“Our goal is to build the housing; it's not to get the best deal possible,” he says. “It’s to get a good deal and get the housing done as well.”
Part of that deal is that no money will change hands until right before building starts. This saves the developer a lot of money – he isn’t carrying the costs of owning land right now – but the city also has a chance to back out if things go wrong. Both sides are worried about the region’s housing boom going bust.
“We don’t want to sell the property until we’re ready to go,” says Lane. “We actually have to make sure that it gets built, and we have to have mechanisms in place to take it back if it doesn’t get built.”
So that’s what the city gave. What did it get?
For 15% of the housing – that’s 36 out of the 234 units – Dorfman won’t charge market rate, and he’ll make sure that those units go to low income people. It was a savvy move on Dorfman’s part, because the public has gotten organized.
Over 100 people spoke up at a recent city council meeting to point out that Oakland is one of the only Bay Area cities that does not have rules forcing developers to help pay for affordable housing. They’re pushing the city to create something called an impact fee.
The fee basically says to developers: your housing project will bring people to this community who will use public infrastructure like parks and transportation. They’ll also use services like cafes and grocery stores staffed by low wage workers who need to live in publicly subsidized housing. The idea is that developers should help to mitigate that impact by paying up.
Without these rules, the city negotiates on a case-by-case basis, and when the public doesn’t like what’s happening it can cause delays that can put a project under water. In fact, two other projects are stuck right now. Time is money, and Dorfman circumvented all that by agreeing 15% affordable housing up front. For some activists, that’s not enough. But Oakland’s Patrick Lane says it’s the most the city can expect.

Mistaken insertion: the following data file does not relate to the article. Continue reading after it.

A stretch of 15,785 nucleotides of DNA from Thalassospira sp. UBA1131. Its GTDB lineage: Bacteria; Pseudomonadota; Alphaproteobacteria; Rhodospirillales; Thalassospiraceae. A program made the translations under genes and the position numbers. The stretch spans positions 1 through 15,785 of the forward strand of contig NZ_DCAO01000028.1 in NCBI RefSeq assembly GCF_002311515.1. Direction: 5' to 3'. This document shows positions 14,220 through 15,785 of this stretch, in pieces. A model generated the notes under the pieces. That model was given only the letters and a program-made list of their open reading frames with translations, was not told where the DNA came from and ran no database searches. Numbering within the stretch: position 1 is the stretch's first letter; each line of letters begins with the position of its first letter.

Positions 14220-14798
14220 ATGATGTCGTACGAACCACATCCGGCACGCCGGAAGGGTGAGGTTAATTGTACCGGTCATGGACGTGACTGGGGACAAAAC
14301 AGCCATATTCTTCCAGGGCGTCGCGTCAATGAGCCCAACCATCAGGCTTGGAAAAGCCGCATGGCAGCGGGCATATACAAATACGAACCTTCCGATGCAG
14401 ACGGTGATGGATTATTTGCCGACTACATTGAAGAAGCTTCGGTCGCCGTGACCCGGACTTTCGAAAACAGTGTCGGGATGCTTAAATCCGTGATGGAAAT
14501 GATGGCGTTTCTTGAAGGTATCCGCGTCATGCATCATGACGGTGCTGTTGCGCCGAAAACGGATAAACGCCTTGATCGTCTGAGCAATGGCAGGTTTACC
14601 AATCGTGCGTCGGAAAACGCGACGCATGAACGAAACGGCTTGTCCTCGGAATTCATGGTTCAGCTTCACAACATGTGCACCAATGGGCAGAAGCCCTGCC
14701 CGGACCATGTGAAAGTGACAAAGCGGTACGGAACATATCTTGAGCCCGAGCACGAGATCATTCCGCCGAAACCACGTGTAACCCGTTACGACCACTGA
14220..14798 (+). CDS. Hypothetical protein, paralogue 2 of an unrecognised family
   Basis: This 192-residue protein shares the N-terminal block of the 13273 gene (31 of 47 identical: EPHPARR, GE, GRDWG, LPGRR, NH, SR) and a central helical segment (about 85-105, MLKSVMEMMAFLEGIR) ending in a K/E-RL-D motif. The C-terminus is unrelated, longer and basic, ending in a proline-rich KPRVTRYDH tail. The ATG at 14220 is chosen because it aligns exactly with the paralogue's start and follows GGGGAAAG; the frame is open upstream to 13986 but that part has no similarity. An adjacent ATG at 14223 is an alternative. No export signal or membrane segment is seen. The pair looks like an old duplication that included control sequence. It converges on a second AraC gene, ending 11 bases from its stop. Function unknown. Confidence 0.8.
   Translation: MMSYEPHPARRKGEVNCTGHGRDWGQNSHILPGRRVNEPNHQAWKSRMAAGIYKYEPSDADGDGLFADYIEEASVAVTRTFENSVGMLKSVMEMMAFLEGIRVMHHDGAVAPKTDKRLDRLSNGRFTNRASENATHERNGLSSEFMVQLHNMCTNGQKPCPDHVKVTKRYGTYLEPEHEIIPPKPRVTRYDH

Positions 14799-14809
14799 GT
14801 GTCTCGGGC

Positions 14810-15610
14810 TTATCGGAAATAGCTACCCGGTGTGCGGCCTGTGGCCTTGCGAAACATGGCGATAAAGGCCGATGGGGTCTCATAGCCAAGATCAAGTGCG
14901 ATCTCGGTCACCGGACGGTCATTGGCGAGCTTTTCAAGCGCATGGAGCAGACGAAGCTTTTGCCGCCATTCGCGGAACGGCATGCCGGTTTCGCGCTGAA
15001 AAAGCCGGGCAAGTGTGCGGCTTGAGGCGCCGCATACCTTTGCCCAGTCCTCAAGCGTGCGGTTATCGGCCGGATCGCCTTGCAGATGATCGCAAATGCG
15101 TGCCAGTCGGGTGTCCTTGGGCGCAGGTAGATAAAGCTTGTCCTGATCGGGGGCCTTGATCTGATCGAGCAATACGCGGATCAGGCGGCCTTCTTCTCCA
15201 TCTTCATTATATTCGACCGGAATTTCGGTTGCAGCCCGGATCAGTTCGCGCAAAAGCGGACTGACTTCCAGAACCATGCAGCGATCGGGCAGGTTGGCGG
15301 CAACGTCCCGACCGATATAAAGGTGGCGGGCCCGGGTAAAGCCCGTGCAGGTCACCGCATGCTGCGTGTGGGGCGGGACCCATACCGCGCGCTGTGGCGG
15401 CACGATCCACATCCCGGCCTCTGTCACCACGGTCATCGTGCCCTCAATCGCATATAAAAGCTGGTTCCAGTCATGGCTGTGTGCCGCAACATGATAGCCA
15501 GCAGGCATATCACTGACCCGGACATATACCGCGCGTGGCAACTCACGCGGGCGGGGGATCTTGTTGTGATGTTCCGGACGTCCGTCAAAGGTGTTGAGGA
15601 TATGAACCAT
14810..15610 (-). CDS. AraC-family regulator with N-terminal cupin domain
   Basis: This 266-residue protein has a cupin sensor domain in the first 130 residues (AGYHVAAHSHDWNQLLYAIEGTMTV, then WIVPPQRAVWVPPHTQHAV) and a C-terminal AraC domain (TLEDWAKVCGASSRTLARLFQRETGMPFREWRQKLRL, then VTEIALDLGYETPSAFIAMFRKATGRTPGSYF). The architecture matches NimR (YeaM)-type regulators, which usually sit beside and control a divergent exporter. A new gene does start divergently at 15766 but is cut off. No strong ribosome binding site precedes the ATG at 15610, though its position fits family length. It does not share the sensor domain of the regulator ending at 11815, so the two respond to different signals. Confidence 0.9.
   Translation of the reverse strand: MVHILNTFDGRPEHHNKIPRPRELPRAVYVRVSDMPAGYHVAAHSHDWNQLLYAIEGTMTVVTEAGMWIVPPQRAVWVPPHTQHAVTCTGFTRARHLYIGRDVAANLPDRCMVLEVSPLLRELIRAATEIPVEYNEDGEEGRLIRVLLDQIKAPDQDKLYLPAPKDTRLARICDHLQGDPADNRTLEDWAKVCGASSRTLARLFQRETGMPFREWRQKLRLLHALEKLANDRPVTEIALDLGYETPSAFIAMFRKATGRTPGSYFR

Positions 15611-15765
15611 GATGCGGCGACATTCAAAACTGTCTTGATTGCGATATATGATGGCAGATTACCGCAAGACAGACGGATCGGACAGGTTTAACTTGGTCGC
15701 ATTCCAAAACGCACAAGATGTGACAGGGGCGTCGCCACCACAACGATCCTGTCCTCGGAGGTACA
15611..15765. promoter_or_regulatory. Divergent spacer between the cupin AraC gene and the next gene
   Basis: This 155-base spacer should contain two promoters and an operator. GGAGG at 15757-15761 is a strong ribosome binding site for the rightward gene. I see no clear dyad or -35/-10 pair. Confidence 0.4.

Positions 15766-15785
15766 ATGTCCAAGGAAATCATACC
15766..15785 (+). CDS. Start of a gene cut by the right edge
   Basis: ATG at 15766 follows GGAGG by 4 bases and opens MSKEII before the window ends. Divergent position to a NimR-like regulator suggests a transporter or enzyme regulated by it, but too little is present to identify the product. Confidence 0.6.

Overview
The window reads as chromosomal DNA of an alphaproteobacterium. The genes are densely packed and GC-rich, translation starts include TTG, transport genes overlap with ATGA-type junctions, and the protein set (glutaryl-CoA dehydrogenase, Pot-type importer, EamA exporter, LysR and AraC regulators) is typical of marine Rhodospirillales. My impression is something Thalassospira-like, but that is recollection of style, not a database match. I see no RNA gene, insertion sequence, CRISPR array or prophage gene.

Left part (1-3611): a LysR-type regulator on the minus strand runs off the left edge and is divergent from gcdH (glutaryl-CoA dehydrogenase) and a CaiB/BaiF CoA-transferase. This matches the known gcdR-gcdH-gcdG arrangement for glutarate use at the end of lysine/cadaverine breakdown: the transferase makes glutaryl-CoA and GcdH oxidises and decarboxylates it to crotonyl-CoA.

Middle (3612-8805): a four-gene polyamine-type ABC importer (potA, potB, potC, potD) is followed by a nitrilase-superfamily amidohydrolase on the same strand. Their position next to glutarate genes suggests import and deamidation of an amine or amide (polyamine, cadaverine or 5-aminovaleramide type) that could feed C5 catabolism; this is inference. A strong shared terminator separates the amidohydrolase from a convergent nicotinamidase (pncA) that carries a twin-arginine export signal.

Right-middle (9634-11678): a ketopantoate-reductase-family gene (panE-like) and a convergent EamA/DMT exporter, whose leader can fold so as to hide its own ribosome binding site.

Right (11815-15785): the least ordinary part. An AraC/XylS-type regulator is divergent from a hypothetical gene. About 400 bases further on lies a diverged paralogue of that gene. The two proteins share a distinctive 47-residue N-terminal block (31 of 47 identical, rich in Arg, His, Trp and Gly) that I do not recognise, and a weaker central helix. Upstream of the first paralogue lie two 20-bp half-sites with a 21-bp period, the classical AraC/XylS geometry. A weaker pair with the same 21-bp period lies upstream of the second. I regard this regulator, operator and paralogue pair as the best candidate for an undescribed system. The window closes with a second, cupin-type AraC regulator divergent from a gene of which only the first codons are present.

“They wouldn’t do more than the 15%,” he says. “We looked at their financials closely. So, we really think we got a good deal.”
Lane says it’s the investors, not developers, who walk away when a project becomes too costly. And investors can go to any market in the world; they don’t have to play by our local rules.
“You can't dictate what people will invest, so if you want their money to build the housing, you have to take what they’re willing to spend it on,” he says.
The rents in the new development will be expensive. One-bedrooms will go for $2,600. The subsidized one-bedroom units will go for $1,400, and the extra-subsidized will go for $870. Housing researcher and advocate Gloria Bruce says there’s no way to bring down the market rate prices. So, the city needs to look at other solutions.
“I really think we need to be looking at approaches that are outside of the market,” she says, “and, when we can, looking at nonprofit development.”
Why didn’t the city sell the land to a nonprofit developer? Patrick Lane says, basically, if the city doesn’t get construction rolling ASAP, it could miss this boom and miss all the revenue that comes from selling land and collecting property taxes. With that money Oakland could fund anti-displacement efforts and build affordable housing on less expensive land.
Construction at 23rd and Valdez should break ground in about a year – assuming the developers get investors on board. If they do pull it off, it will prove that including 15% affordable housing is viable in Oakland. And remember, they finalized this deal before Oakland’s market heated up. So, right now that bet is only looking safer.